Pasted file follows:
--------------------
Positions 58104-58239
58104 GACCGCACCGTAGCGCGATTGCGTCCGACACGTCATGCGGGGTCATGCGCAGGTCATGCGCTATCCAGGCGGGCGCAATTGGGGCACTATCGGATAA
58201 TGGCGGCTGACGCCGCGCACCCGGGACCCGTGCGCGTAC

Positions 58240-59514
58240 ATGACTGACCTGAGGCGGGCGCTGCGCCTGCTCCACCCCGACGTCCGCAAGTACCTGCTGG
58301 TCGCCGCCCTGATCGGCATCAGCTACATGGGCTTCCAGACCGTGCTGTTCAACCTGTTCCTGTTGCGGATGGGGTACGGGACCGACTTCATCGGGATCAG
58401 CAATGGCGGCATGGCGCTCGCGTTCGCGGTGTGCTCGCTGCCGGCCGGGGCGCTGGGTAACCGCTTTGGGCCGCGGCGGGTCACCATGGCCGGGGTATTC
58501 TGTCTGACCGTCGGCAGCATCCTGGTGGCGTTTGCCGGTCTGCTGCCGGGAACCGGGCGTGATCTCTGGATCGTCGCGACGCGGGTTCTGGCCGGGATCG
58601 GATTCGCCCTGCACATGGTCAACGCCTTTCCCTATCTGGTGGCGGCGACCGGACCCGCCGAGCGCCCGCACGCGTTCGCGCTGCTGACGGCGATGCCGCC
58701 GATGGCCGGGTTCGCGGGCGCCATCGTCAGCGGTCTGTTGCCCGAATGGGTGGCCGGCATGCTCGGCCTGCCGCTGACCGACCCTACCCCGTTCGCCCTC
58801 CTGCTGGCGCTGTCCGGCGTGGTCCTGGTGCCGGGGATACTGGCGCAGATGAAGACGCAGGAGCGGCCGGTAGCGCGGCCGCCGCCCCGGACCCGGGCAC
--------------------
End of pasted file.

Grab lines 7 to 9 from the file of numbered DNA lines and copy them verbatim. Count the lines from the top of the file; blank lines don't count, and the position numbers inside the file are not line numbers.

58401 CAATGGCGGCATGGCGCTCGCGTTCGCGGTGTGCTCGCTGCCGGCCGGGGCGCTGGGTAACCGCTTTGGGCCGCGGCGGGTCACCATGGCCGGGGTATTC
58501 TGTCTGACCGTCGGCAGCATCCTGGTGGCGTTTGCCGGTCTGCTGCCGGGAACCGGGCGTGATCTCTGGATCGTCGCGACGCGGGTTCTGGCCGGGATCG
58601 GATTCGCCCTGCACATGGTCAACGCCTTTCCCTATCTGGTGGCGGCGACCGGACCCGCCGAGCGCCCGCACGCGTTCGCGCTGCTGACGGCGATGCCGCC